Wave of consolidation pushes rivals SES and Intelsat into merger talks

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TAMPA, Fla. — SES and Intelsat are in active merger talks as a wave of consolidation sweeps through the satellite industry, the Financial Times reported on Aug. 4.

Satellite fleet operators are discussing the structure of a potential combination to improve competition with SpaceX’s Starlink broadband constellation, the report saidciting sources who stressed there is no guarantee a deal will be reached.

Merged group would generate $4 billion in revenue and follow Eutelsat and OneWeb plans announced last week to consolidate their businesses.

Viasat is also close to completion its $7.3 billion plan to acquire Inmarsat this year following regulatory approvals.

Intelsat and SES won’t say whether they’re considering a merger, but both companies have acknowledged paying close attention to industry consolidation.

“We do not comment on rumors and speculation,” Intelsat spokesman Clay McConnell said.

“Nevertheless, it is clear that our industry is transforming, with new capabilities and technologies coming to market. Intelsat is focused on being a leader in this transformation. »

He said “partnerships between satellite communications companies and bringing complementary capabilities together can boost competition” in the connectivity market.

SES CEO Steve Collar made similar comments when asked about the trades reported during the company’s August 4 financial results for the second half of 2022.

Mr. Collar said, in general, “consolidation in the satellite industry is a good thing” which will help streamline the market.

“Of course, from SES’s perspective, we will only do things in the best interest of our shareholders, and we will leave it at that,” he added.

Shares of the Luxembourg-based company fell 10% following the Financial Times report, despite reporting financial results that beat analysts’ expectations.

SES generated 899 million euros ($916 million) in revenue for the first six months of 2022, down 2.1% compared to the same period last year after adjusting for exchange rates.

The decline was driven by a 7% year-on-year decline in underlying video revenue to €501 million.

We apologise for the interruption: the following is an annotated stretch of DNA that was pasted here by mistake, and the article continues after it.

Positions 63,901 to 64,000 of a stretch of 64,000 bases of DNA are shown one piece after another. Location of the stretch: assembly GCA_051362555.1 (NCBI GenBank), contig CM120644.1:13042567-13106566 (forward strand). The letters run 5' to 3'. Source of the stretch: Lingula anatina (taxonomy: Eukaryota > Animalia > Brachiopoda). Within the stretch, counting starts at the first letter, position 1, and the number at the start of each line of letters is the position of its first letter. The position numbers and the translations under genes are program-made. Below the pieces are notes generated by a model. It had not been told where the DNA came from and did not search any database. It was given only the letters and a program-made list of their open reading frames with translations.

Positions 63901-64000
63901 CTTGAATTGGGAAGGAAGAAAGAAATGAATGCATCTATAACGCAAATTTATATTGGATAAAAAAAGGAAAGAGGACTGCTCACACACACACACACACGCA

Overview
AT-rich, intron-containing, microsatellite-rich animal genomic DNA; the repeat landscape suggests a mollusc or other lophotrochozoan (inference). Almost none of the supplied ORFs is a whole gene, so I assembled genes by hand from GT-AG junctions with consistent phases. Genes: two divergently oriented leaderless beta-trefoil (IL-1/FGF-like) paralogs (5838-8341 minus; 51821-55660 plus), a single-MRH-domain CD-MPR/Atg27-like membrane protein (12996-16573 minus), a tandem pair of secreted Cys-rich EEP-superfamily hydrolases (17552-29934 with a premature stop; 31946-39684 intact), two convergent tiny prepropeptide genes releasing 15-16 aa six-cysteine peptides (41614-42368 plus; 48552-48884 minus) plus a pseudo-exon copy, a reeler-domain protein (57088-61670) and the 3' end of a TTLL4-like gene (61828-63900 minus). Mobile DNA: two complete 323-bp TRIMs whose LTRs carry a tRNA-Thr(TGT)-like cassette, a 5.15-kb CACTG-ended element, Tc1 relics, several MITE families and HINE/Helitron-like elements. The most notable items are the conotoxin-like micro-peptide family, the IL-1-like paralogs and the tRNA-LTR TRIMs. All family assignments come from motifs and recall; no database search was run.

Video continues to provide the bulk of the operator’s revenue, although its connectivity-focused networking business has caught up in recent years.

Underlying revenue from SES’ networks business increased by 2.1% to €387 million.

Public revenue fell 7.5% to 146 million euros for the six months to the end of June.

HSE announced August 1 that it had completed its acquisition of DRS Global Enterprise Solutions, a provider of satcom services to the US government, in a deal that would double its government business.

Group adjusted EBITDA, or earnings before interest, tax, depreciation and amortization, fell 3.8% to 545 million euros.

SES also announced a further delay for its O3b mPower constellation, the operator’s next-generation constellation in medium Earth orbit.

The operator had planned to deploy six of the 11 Boeing-built O3b mPower satellites on three SpaceX launches between July and September.

However, these satellites are now expected to be launched between October and December.

Collar said SES is going to have to “be a bit more patient than we’d like, but the good news is that we’re fully locked in for three launches this year and have a solid go-live date for [the second quarter of 2023]adding that the delay does not alter its growth trajectory.

As for Intelsat, the American company emerged from bankruptcy in February after a restructuring agreement that reduced its debt from $16 billion to $7 billion.

The operator appointed David Wajsgras as CEO in April, who was form a new management team to guide a growth strategy focused on connectivity with this reduced debt.

Intelsat and SES are also vying for nearly $9 billion in combined revenue for clearing C-band spectrum for terrestrial cellular operators.

Notably, they were also locked up a long legal battle on how these profits should be divided between them.

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